Lawmakers, having returned to Washington after Thanksgiving recess, are again taking up the question of resettling Syrian refugees in the United States. This issue cries out for a solution that balances security concerns with our humanitarian impulse to help those in such dire need.
The House, in a rare bipartisan vote just before the recess, passed a bill to pause the refugee program until security concerns can be addressed. However, Senate Democrats have vowed to block the House bill, choosing to focus instead on tightening the Visa Waiver Program and banning those on the terror watch list from purchasing guns. Once again, the gears of Congress may be stuck in gridlock.
And President Obama? He continues to throw fuel on the fire by ridiculing those with whom he disagrees, particularly those presidential candidates who dared suggest we might prioritize Christian refugees. Obama called it “shameful” and “not-American” to suggest, “that there would be a religious test for which person who’s fleeing from a war-torn country is admitted…. We don’t have religious tests to our compassion.”
Actually, Mr. President, U.S. immigration law enshrines a test based on religion; a refugee is not simply someone who is fleeing a war-torn country, but rather someone who is fleeing persecution based on one’s religion, politics, nationality, or race. Perhaps the president could read his State Department’s website, where the definition is very clear, “A refugee is someone who has fled from his or her home country and cannot return because he or she has a well-founded fear of persecution based on religion, race, nationality, political opinion or membership in a particular social group.”
It is horrifically clear that Christians, Yazidis, and other non-Muslim religious minorities in ISIS territory are being persecuted for their religious views in the most barbarous ways. According to U.S. law, they ought to be given priority for admittance as refugees. There is nothing “shameful” about recognizing this reality and allowing the most vulnerable populations to be at the head of the line.
As ISIS has taken their land, non-Muslims are told to convert, pay a tax, or be killed. Christians and Yazidis have been terrorized, beheaded, forced from ancestral homelands; women and girls have been kidnapped and sold by the thousands into sexual slavery.
Last month another 70,000 Christians were reported to flee Aleppo, but not before a 12-year-old boy was tortured, his fingertips cut off, and then crucified alongside his father who had refused to renounce his Christian faith.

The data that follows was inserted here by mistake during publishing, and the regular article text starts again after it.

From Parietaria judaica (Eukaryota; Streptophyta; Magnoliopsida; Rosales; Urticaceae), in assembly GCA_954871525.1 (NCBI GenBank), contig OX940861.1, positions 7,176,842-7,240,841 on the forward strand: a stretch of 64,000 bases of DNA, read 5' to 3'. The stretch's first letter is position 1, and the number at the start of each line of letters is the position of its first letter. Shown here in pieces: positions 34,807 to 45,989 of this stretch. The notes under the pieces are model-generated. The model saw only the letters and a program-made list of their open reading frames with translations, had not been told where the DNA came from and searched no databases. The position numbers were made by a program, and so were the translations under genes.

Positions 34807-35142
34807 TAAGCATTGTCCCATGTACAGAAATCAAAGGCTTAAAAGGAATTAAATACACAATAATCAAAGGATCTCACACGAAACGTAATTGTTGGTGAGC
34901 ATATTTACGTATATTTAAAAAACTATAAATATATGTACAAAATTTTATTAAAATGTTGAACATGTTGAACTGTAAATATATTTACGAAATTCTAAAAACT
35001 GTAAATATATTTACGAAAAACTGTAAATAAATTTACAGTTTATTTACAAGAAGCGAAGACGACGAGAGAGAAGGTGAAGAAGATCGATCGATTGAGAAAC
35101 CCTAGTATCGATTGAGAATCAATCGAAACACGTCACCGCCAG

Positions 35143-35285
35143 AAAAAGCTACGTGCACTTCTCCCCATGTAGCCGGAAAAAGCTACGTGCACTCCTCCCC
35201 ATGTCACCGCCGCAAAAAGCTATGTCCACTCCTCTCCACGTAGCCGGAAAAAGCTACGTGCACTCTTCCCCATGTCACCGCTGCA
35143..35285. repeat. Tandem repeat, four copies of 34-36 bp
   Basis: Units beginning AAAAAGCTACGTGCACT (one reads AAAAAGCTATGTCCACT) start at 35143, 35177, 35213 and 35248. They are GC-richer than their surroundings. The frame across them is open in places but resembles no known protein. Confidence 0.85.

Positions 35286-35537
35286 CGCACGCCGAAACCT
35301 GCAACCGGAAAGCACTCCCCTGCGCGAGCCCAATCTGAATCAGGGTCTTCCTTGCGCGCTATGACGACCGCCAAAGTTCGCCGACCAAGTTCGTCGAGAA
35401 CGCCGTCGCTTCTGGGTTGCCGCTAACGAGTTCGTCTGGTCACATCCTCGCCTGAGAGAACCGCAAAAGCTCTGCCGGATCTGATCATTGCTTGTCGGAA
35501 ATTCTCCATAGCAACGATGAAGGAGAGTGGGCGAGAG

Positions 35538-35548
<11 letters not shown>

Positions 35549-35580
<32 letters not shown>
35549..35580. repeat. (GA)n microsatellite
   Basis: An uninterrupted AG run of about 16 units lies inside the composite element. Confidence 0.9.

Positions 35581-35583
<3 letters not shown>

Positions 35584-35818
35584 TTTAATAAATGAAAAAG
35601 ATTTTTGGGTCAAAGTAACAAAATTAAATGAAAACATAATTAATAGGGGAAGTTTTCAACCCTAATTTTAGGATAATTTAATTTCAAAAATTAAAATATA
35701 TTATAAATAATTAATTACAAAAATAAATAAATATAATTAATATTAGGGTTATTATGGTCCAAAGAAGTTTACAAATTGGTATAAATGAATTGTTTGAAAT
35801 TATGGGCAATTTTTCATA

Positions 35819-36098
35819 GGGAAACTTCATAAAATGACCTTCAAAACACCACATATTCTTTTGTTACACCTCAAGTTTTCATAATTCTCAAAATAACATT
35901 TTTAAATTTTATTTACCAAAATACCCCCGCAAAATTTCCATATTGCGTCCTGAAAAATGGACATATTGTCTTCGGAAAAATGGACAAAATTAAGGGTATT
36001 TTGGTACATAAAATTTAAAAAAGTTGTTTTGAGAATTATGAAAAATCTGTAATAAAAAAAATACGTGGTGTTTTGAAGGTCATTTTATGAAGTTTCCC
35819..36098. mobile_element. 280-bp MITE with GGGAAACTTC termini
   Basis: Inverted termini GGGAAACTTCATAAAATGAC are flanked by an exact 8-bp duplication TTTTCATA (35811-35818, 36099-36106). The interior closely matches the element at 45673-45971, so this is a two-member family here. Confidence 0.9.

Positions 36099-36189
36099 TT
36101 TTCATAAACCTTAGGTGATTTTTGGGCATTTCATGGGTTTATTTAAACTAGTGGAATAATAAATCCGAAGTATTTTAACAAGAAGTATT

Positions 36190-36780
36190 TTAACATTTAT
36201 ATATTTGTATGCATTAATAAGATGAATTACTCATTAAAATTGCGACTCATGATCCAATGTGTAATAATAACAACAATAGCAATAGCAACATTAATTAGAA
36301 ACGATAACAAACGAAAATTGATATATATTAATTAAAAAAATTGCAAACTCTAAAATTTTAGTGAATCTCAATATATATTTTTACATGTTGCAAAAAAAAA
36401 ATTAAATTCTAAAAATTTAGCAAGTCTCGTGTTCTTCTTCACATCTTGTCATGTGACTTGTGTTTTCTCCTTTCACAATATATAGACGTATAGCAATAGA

Just last weekend, a third mass grave was discovered near Sinjar containing the bodies of Yazidi men and boys. The women and girls had been taken to Raqqa to be sold.
The United Nations says this may amount to genocide. Pope Francis has been long been calling for these persecutions to be labeled genocide. In Congress, a bipartisan resolution (H. Con. Res. 75), sponsored by Reps. Jeff FortenberryJeffrey (Jeff) Lane FortenberryTrump defends indicted GOP congressman Federal grand jury indicts Nebraska GOP lawmaker GOP lawmaker says he expects to be indicted over FBI investigation MORE (R-Neb.) and Anna Eshoo (D-Calif.), would declare these atrocities to be labeled ‘crimes against humanity’ and ‘war crimes’. It is a good time for members to give the Fortenberry-Eshoo resolution a second look.
So why are such a tiny fraction of the refugees being resettled in the United States from persecuted Christian and Yazidi minorities? One problem is that the United States generally only accepts refugees from the United Nations refugee camps. But the Christians and Yazidis avoid the U.N. refugee camps because they face violence, kidnapping, and persecution there as well. It is well documented that these minorities, fearing for their lives, opt for church-run camps instead, thereby excluding themselves from the refugee pipeline. Obama and Congress could work together to change that process.
While it is heartbreaking to see the displacement of millions of people fleeing the war zone, it is also reasonable and lawful to have particular concern for those who have been singled out and targeted as “infidels.” So yes, Mr. president, there is no “religious test for our compassion” towards anyone of any faith who has been displaced by ISIS, but those being disproportionally targeted for vicious torture, death, and sexual slavery deserve a higher level of consideration as they seek asylum on our shores.
Ferguson is senior policy adviser for The Catholic Association.